Volume 6 (2013)
Volume 5 (2012)
Volume 4 (2011)
Volume 3 (2010)
Volume 2 (2009)
Most Downloaded Articles
- Bottom of the barrel by Welskopp, Thomas
- Mafias als organisierte Dritte. Mafias as organized third parties by Dorn, Christopher and Hoebel, Thomas
- Searching for the determinants of OC: Some preliminary reflections by Paoli, Letizia
- Vom Out-Law zum In-Law: Piraterie, Recht und Familie in Pirates of the Caribbean. Current Problems of Gypsy Studies/From Out-Law to In-Law: Piracy, Law and Family in Pirates of the Caribbean by Hnilica, Irmtraud
Staatsschuld, Verfassung und Revolutionsprävention: Friedrich Buchholz und der Beginn der Sozialwissenschaft/National Debt, Constitution and the Prevention of Revolution: Friedrich Buchholz and the Beginning of Social Science
1Wissenschaftlicher Mitarbeiter am Forschungsnetzwerk „Aufklärung – Religion – Wissen“ an der Martin-Luther-Universität Halle-Wittenberg.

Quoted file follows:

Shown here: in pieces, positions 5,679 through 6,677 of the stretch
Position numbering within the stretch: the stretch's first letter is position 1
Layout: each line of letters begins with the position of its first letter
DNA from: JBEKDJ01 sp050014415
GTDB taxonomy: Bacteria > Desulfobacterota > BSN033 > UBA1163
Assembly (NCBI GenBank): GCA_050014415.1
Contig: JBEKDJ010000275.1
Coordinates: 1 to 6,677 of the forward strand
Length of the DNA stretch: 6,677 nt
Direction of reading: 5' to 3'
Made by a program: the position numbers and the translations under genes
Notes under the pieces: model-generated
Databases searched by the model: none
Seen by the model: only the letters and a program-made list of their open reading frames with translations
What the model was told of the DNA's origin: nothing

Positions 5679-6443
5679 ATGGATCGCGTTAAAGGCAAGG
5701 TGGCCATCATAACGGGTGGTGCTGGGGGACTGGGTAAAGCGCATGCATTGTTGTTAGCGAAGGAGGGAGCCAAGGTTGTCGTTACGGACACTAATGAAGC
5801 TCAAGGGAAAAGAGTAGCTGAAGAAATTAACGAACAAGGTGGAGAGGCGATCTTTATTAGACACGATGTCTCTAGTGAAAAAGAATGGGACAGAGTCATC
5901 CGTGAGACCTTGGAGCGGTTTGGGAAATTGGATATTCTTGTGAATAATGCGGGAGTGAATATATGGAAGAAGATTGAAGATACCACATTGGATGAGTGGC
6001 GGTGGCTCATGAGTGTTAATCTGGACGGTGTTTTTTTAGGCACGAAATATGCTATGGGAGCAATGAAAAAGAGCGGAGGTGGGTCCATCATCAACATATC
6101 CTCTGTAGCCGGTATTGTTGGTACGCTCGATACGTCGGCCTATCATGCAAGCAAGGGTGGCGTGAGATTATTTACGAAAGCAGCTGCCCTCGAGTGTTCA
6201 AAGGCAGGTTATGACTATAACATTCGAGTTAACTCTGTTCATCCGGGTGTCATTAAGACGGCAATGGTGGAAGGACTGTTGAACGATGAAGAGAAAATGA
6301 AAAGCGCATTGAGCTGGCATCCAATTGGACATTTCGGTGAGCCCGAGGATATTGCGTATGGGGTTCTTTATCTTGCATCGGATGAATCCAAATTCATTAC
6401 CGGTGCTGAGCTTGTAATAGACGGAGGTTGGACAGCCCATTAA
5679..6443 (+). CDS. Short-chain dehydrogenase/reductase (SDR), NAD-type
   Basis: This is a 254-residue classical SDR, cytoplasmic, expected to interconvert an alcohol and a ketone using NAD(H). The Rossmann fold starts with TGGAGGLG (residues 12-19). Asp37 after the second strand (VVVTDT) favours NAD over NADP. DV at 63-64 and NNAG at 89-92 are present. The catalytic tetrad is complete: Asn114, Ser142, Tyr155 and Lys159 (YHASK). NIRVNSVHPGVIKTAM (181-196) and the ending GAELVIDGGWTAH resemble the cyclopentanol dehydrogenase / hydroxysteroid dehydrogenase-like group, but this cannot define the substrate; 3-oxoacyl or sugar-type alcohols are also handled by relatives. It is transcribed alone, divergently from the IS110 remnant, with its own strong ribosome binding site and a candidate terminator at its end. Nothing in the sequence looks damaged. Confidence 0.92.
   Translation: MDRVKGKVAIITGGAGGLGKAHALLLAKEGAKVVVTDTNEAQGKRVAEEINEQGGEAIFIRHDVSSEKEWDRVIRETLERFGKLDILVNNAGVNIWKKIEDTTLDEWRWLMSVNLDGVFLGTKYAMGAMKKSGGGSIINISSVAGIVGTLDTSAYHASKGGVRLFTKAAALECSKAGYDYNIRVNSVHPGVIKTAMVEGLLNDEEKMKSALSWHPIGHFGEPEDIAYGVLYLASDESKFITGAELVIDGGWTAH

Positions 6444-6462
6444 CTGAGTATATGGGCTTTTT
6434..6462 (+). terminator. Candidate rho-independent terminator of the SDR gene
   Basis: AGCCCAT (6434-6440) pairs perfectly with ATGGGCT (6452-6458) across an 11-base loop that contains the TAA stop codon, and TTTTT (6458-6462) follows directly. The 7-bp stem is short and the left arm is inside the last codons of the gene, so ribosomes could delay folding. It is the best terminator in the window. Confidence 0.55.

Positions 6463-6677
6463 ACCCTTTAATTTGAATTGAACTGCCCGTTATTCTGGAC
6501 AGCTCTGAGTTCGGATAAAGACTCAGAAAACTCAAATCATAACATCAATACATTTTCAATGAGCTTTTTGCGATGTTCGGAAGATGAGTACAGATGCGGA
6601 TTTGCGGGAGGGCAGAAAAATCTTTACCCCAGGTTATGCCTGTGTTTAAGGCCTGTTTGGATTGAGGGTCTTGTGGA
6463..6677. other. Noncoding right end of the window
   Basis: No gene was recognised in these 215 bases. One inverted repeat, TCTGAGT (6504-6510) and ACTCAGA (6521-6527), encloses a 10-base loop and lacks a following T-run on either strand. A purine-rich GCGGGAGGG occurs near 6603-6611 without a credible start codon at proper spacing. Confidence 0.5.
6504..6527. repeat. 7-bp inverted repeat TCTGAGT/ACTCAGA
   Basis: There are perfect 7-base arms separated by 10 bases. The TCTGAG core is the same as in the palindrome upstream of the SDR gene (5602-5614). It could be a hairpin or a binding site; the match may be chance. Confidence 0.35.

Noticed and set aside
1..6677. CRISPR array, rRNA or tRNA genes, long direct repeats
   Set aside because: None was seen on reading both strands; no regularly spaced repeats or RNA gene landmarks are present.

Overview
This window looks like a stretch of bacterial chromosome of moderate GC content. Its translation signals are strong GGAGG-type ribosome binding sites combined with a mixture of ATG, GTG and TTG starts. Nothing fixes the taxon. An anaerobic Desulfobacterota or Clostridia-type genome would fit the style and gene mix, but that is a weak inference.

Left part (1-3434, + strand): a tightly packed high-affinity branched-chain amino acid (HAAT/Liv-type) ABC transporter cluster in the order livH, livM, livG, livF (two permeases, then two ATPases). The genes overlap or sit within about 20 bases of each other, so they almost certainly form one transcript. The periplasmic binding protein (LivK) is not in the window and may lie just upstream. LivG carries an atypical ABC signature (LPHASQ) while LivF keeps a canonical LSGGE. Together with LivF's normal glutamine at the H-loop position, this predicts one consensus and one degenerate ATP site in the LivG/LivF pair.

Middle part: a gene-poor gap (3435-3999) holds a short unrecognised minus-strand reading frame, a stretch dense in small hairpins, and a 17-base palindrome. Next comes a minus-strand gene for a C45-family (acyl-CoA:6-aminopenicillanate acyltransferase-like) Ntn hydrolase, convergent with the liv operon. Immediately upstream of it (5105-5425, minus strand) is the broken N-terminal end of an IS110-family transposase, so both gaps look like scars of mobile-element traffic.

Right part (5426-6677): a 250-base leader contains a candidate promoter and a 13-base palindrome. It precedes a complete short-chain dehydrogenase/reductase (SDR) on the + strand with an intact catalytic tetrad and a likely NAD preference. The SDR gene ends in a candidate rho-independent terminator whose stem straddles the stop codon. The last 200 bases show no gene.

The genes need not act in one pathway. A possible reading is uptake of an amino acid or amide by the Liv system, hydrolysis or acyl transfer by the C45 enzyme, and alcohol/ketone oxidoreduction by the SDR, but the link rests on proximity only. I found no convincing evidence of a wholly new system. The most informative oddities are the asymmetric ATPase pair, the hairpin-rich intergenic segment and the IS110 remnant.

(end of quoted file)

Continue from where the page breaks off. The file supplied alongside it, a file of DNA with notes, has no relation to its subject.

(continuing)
Citation Information: Behemoth. Volume 4, Issue 2, Pages 127–149, ISSN (Online) 1866-2447, ISSN (Print) 2191-7582, DOI: 10.1515/behemoth.2011.016, September 2011
- Published Online:
From within the environment of the Prussian reforms at the beginning of the 19th century, Friedrich Buchholz developed the social-scientific concept of Zukunftspolitik, which deals with the constitutional safeguard of public credit and the prevention of destructive revolution through targeted political reforms. In contrast to political romanticism (Adam Müller and others), Buchholz orients himself not toward the English system of representation, but toward the French model, to combine revolutionary popular sovereignty with representative government. Using the example of English public debt in the 18th century, he develops the political dialectic of materialist necessity and arbitrary contingency. Whereas sovereignty without representation in the maintenance of public credit inevitably leads to Jacobin Terror, parliamentarian representation without sovereignty leads to, in the English model, a general state of war. Europe's future, according to Buchholz, thus depends on the reform of English Parliamentarianism.